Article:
Data collected by KPO’s consultants during the preparation of the social baseline study in midindicate that the Berezovka residents’ standard of living is higher than the standard of living of three of eight other “field” communities (Bestau, Karachaganak, and Zhanatalap), and about the same as two other villages (Dimitrovo and Uspenovka). Only two villages (Priuralni and Zharsuat) are better off than Berezovka. CAO confirmed the findings of the ESIA (March 2002) that indicated that the community of Berezovka (population 1,340) has piped water, gas and electricity, a health clinic, primary and secondary schools, a local government (Akim) office, a library, shops, bus service, and a community center (House of Culture).
KPO has an annual budget of US$10 million for Community Development and Social Programs for the entire Western Kazakhstan Oblast (the so-called Social and Infrastructure Expenditure).
Projects are subject to feasibility and design studies before they are short-listed for endorsement by the Joint Operating Committee, represented by KazMunaiGaz (Kazakhstan’s state-owned oil 10 and Gas Company) and KPO Partner companies. The local authority (Akimat) is in charge of the selection process and the companies have limited influence in practice. KPO is tasked with execution (managing the bidding and supervising the contractor until the job is done properly, etc.) These programs are handed over to the Kazakh authorities once completed, with KPO covering operational cost for two years. Seventy-four million dollars has been invested from 1998 through 2003, and in some years funds were advanced against future spending (US$74 million vs. US$60 million over those six years). Thirteen projects have been identified for 2005.
Despite the fact that the Oblast authorities have a final say in selection of such projects, KPO positively influenced the allocation of US$3 million of the past two years’ Social and Infrastructure Expenditures towards village improvement projects identified in the social baseline study.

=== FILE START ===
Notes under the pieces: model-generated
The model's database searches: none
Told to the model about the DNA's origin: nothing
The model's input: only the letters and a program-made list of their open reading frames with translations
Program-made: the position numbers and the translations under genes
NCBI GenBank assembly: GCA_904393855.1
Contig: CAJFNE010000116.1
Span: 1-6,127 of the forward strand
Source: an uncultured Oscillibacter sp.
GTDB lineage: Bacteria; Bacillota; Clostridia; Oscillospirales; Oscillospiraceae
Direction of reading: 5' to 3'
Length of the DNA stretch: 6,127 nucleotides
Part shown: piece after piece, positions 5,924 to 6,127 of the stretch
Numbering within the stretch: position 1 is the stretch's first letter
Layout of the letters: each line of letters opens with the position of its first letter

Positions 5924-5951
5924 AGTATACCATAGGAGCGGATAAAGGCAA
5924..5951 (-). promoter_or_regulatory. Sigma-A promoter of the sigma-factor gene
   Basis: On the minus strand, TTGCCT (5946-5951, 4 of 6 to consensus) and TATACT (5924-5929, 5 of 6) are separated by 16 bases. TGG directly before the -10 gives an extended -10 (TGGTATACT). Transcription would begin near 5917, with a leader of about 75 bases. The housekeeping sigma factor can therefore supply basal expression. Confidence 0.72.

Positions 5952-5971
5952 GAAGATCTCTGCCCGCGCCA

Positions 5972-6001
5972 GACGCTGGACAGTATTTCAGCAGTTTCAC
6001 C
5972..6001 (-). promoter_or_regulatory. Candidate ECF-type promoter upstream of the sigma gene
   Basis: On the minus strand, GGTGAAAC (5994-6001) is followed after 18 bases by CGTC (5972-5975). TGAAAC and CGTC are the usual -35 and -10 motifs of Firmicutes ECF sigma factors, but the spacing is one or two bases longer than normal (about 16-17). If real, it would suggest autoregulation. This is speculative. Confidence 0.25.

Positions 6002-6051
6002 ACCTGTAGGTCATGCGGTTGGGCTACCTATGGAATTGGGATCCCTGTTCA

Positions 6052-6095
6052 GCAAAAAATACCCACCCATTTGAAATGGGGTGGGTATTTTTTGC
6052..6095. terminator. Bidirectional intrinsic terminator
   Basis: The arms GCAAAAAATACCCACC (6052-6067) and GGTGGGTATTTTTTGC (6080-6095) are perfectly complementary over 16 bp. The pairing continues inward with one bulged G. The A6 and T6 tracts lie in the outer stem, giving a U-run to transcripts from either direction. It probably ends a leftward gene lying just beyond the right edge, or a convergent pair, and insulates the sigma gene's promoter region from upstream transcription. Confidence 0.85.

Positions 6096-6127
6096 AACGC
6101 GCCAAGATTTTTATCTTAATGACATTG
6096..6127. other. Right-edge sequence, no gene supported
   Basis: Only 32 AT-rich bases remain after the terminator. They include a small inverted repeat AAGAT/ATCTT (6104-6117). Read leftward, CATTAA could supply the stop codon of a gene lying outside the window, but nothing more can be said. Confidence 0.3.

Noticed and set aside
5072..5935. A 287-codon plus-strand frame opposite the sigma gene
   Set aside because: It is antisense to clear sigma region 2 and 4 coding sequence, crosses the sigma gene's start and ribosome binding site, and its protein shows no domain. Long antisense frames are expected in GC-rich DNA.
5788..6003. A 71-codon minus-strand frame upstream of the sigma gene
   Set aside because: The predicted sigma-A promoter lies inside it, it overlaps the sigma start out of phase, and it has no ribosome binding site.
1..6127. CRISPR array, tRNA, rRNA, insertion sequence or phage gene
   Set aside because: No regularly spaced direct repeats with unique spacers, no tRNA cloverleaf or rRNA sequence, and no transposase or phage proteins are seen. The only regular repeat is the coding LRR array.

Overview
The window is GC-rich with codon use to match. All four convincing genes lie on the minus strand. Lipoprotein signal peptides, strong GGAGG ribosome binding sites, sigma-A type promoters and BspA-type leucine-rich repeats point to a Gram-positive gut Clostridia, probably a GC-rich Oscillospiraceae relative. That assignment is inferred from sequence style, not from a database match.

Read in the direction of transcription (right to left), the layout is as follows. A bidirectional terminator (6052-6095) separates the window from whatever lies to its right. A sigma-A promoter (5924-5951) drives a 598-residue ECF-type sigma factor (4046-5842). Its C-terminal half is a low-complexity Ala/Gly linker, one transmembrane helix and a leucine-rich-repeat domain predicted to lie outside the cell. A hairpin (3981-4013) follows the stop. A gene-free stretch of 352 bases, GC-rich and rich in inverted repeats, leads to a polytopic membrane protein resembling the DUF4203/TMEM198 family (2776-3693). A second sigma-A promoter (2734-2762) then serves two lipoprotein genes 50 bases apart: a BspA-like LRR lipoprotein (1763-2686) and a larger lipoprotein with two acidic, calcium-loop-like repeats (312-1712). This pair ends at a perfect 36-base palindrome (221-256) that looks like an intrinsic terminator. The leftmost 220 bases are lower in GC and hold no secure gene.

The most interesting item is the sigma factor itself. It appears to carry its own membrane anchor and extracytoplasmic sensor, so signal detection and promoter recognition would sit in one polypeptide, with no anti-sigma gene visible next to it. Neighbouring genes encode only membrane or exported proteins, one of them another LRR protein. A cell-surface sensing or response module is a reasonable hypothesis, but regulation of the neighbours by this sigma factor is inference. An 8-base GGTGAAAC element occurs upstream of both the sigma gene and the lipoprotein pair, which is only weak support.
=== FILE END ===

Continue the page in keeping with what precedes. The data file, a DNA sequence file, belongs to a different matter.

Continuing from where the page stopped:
In addition, KPO has its own fund (about US$250,000 – 300,000) for smaller scale local communities’ cultural and recreational activities (Sponsorship Fund), which is operated entirely at the discretion of KPO.
CAO Findings The village of Berezovka has benefited from KPO community and social funds, and from the project directly; according to the social baseline study of the eight villages surrounding the KOGCF,
Berezovka has received more KPO assistance than any other of the “field” villages, including:
• The highest number of residents employed by KPO (134 individuals vs. the average of 48);15
• Paving of the main village road;16
• Upgrading of school facilities;
• Provision of new medical equipment for the health clinic (in 2004); and
• Repair of the village water supply system, under way in 2005.
Both primary and secondary data show that there is no evidence of economic deterioration of Berezovka resulting from the KPO operations, nor is there an indication of the project’s adverse impacts on social or human development. Improvements in the socio-economic situation of the village (e.g. road repairs, drinking water quality) are evident as compared to the pre-project condition.
There is, however, perceived deterioration in the broader socio-economic conditions in Berezovka.
This might be attributed to the collapse in state subsidies (free transportation, health services, subsidized food and utilities) following the dissolution of the Soviet Union. The decline in quality and affordability of social services and the deterioration of basic infrastructure in Berezovka (including water supply) is common in the entire area and in Kazakhstan at large. It is not currently possible to differentiate this broader trend from the impact of KOGCF operations.